All information values were corrected for bias that arises from finite sampling by analyzing subsections of the data (80–100%) and using linear extrapolation to estimate the information value at infinite sample size [101,102].

The primary use of the information-theoretic analysis in this work was to order the features obtained from the STC analysis according to their information content and to provide an absolute measure of how relevant the features were. In particular, we used this analysis to classify the ganglion cells. We calculated the information for each eigenvector vi of the STC analysis, with vi denoting the eigenvector of the i-th largest eigenvalue (i = 1,…, 20). To reduce the effect of noisy cells on our population analysis, we discarded cells that had no eigenvector with an information rate of at least 0.8 bits/spike or for which the two most informative eigenvectors did not lie at the ends of the eigenvalue spectrum, for example, if the most informative feature was v20, but the second-most one was neither v19 nor v1. We thereby discarded 98 out of 443 recorded cells. For further analysis, we selected those two eigenvectors with maximal information transmission as the visual features k1 and k2. These then always corresponded to a set of two of the features v1, v19, and v20, with vi denoting the eigenvector of the i-th largest eigenvalue (i = 1,…, 20). To distinguish between cell types, we thus focused our analysis on how the cells were distributed in the space spanned by information values corresponding to v1, v19, and v20, as discussed in the Results section.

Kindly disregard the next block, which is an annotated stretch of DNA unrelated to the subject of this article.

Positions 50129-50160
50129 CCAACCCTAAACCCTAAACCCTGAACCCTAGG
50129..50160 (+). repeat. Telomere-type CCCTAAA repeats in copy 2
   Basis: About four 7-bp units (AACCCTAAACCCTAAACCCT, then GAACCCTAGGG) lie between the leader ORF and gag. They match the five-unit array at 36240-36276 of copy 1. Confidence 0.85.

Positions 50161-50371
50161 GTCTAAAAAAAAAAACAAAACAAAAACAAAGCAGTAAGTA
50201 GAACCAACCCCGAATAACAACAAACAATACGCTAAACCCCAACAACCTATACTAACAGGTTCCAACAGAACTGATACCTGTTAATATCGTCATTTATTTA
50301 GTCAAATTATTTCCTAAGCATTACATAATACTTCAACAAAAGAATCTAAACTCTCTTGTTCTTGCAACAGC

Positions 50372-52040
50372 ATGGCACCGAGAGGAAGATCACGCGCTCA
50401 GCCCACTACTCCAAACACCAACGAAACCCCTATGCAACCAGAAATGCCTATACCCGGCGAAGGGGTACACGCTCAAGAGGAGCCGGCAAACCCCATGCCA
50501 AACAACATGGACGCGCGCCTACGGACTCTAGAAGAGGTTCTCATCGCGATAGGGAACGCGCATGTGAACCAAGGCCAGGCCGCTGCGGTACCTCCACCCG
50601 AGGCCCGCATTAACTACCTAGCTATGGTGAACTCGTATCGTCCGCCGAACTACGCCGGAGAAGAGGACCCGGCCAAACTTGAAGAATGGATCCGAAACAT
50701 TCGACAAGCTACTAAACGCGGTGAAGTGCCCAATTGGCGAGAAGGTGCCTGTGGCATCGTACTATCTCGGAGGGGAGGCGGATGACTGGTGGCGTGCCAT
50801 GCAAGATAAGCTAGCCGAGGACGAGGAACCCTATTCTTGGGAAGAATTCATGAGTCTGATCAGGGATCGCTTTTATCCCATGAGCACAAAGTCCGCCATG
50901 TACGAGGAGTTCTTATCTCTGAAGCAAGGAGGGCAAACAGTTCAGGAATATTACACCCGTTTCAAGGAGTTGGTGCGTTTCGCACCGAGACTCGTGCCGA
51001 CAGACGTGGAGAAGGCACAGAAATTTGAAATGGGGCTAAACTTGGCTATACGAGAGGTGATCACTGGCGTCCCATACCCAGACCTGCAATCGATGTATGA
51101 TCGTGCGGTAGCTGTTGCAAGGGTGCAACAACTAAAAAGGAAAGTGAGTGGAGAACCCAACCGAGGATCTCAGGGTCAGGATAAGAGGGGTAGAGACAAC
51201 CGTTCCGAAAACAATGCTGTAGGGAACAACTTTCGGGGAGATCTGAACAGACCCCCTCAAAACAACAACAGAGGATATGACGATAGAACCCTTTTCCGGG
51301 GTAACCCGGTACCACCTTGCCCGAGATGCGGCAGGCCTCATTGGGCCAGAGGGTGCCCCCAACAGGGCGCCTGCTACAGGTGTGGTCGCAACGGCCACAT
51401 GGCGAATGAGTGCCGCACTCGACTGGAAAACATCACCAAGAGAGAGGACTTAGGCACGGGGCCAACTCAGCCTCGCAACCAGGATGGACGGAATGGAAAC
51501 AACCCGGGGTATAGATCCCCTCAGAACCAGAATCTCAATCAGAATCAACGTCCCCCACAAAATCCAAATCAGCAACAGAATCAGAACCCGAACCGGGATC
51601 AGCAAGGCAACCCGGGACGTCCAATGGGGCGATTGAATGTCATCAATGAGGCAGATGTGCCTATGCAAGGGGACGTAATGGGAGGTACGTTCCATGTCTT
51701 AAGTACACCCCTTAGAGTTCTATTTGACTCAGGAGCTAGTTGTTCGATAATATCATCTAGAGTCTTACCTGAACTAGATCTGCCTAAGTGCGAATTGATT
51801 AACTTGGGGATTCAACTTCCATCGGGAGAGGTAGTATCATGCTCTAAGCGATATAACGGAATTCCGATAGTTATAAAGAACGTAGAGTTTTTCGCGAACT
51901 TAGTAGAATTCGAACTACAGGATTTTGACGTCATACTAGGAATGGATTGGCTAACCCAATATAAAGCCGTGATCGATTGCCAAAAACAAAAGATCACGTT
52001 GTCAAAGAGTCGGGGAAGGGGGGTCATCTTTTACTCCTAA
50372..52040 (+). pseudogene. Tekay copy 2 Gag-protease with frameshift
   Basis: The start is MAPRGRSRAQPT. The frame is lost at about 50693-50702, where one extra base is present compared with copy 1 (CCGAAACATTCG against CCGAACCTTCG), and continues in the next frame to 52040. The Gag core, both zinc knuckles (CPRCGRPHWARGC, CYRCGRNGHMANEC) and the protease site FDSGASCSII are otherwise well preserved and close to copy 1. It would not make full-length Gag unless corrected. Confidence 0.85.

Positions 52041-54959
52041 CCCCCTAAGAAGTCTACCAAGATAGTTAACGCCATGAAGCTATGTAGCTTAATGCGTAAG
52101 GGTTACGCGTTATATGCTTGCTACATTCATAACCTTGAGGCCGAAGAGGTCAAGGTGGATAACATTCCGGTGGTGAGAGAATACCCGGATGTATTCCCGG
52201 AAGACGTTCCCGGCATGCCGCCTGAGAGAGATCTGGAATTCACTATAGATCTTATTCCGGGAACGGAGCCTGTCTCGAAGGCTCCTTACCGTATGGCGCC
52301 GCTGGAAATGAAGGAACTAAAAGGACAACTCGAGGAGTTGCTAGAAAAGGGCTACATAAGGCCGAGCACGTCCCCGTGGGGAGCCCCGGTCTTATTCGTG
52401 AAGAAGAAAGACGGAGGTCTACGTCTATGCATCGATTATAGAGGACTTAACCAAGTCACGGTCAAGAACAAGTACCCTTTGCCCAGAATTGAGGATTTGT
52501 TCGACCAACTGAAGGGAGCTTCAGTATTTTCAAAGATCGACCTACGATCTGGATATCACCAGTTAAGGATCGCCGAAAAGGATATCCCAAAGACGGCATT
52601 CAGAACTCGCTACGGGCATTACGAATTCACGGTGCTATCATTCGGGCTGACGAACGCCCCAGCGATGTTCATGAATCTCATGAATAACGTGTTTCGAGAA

Fitting STAs with multiple features